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For gas grid operators, hydrogen holds plenty of promise, lots of challenges


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For gas grid operators, hydrogen holds plenty of promise, lots of challenges

Transitioning the U.S. natural gas grid into a system capable of transporting zero-carbon hydrogen will present both tremendous opportunities and significant challenges.

A panel of academics and industry representatives hosted by Columbia University's Center on Global Energy Policy on Feb. 24 explored pathways to making and using hydrogen. The event included a wide-ranging discussion on the role that gas transportation and distribution systems could play in the early phases of the hydrogen economy.

The first challenge — not just for the gas industry, but for all sectors — is the cost premium of zero-carbon hydrogen, according to Julio Friedmann, a senior research scholar at the Center on Global Energy Policy. Blue hydrogen, which captures and sequesters carbon emissions during production, costs 30%-80% more than standard hydrogen, he noted. Green hydrogen, made by using renewable power to split water into oxygen and hydrogen, is 100%-600% more expensive, he said.

The market needs policies like production and investment tax credits to lower those costs, Friedmann said.

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Compounding that challenge, hydrogen has one-third of the heat content of natural gas, so utilities would require significantly higher volumes of hydrogen to provide the same amount of energy, said another of the center's senior research scholars, Erin Blanton.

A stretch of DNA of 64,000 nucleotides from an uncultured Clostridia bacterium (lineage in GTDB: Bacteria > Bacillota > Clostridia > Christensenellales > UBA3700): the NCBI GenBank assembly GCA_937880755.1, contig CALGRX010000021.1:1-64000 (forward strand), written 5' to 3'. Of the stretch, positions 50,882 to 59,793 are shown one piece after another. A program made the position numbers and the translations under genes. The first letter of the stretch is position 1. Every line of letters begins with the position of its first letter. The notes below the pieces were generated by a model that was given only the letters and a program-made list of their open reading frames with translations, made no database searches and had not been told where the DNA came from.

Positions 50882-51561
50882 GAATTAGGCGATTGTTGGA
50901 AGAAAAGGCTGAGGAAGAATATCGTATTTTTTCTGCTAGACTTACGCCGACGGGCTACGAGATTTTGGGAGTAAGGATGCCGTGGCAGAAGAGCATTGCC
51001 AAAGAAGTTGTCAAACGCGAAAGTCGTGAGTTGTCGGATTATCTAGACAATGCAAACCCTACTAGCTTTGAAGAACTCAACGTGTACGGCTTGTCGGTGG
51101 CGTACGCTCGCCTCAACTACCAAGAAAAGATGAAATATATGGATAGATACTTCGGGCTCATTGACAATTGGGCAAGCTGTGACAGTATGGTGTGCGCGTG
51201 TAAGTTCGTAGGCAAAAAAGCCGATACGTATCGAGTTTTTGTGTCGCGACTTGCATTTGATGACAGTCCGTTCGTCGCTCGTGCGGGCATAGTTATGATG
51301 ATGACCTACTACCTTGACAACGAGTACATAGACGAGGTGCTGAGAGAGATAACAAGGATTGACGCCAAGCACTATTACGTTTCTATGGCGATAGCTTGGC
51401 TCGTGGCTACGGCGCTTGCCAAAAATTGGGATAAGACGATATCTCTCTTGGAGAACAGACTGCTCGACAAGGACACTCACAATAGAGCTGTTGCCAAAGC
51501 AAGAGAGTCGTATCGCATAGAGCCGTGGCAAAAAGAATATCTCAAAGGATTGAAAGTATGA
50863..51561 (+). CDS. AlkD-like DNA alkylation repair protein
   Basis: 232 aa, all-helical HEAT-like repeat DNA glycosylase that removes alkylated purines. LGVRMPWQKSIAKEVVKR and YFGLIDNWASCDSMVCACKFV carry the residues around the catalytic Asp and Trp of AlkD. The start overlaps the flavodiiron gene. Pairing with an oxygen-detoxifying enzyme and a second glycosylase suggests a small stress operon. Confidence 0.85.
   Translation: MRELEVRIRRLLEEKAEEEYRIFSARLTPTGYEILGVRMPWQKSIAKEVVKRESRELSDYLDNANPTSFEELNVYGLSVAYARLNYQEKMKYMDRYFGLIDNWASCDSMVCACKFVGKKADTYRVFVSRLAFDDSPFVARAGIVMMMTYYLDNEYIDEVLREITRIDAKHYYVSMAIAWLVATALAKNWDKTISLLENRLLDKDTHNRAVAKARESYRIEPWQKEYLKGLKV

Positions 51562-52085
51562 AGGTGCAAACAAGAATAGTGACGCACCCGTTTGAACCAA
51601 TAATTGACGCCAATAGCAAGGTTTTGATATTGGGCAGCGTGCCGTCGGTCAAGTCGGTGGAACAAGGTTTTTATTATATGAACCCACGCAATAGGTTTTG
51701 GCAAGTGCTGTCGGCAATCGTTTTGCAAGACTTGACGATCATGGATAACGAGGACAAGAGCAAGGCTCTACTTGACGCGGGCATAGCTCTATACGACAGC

This second challenge is rooted in infrastructure, Friedmann said. Depending on the vintage and make of pipelines, operators can run hydrogen at anywhere from 5% to 20% of the gas stream, he noted. Beyond that blend limit, they will have to invest in new infrastructure or modifications to existing lines and equipment.

Scaling up the use of green hydrogen for heating would also require sizable investments in the electric grid. "Just the heat load in the state of New York is three times what the grid can run," Friedmann said. "We would need to triple the capacity of the grid to make hydrogen for heat."

Plenty of potential, but more research needed